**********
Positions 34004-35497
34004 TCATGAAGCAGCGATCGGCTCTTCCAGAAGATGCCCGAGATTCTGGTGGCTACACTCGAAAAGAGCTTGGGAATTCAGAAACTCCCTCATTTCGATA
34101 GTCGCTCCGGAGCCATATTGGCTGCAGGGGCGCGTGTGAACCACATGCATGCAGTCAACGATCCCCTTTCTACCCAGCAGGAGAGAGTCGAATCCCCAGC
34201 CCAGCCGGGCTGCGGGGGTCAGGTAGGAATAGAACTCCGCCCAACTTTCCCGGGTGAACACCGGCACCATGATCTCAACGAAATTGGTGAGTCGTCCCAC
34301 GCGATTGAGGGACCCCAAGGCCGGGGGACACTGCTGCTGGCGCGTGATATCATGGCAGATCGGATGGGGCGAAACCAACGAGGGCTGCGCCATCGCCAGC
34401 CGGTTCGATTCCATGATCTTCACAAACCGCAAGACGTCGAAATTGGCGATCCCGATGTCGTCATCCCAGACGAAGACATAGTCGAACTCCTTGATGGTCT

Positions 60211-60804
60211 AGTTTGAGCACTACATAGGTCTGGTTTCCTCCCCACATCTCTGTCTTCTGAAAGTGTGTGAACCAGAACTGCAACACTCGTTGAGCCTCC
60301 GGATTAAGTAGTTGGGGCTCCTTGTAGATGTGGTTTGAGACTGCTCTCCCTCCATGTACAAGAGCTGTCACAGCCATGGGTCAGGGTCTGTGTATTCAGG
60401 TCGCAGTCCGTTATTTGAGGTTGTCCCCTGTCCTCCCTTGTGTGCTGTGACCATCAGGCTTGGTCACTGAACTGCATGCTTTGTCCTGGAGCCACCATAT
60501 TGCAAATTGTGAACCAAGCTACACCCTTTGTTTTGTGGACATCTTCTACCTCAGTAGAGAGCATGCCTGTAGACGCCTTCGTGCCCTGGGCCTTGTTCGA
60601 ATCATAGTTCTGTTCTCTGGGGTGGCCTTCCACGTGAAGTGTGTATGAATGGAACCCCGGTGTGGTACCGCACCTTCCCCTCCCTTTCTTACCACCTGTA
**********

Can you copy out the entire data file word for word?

Positions 34004-35497
34004 TCATGAAGCAGCGATCGGCTCTTCCAGAAGATGCCCGAGATTCTGGTGGCTACACTCGAAAAGAGCTTGGGAATTCAGAAACTCCCTCATTTCGATA
34101 GTCGCTCCGGAGCCATATTGGCTGCAGGGGCGCGTGTGAACCACATGCATGCAGTCAACGATCCCCTTTCTACCCAGCAGGAGAGAGTCGAATCCCCAGC
34201 CCAGCCGGGCTGCGGGGGTCAGGTAGGAATAGAACTCCGCCCAACTTTCCCGGGTGAACACCGGCACCATGATCTCAACGAAATTGGTGAGTCGTCCCAC
34301 GCGATTGAGGGACCCCAAGGCCGGGGGACACTGCTGCTGGCGCGTGATATCATGGCAGATCGGATGGGGCGAAACCAACGAGGGCTGCGCCATCGCCAGC
34401 CGGTTCGATTCCATGATCTTCACAAACCGCAAGACGTCGAAATTGGCGATCCCGATGTCGTCATCCCAGACGAAGACATAGTCGAACTCCTTGATGGTCT

Positions 60211-60804
60211 AGTTTGAGCACTACATAGGTCTGGTTTCCTCCCCACATCTCTGTCTTCTGAAAGTGTGTGAACCAGAACTGCAACACTCGTTGAGCCTCC
60301 GGATTAAGTAGTTGGGGCTCCTTGTAGATGTGGTTTGAGACTGCTCTCCCTCCATGTACAAGAGCTGTCACAGCCATGGGTCAGGGTCTGTGTATTCAGG
60401 TCGCAGTCCGTTATTTGAGGTTGTCCCCTGTCCTCCCTTGTGTGCTGTGACCATCAGGCTTGGTCACTGAACTGCATGCTTTGTCCTGGAGCCACCATAT
60501 TGCAAATTGTGAACCAAGCTACACCCTTTGTTTTGTGGACATCTTCTACCTCAGTAGAGAGCATGCCTGTAGACGCCTTCGTGCCCTGGGCCTTGTTCGA
60601 ATCATAGTTCTGTTCTCTGGGGTGGCCTTCCACGTGAAGTGTGTATGAATGGAACCCCGGTGTGGTACCGCACCTTCCCCTCCCTTTCTTACCACCTGTA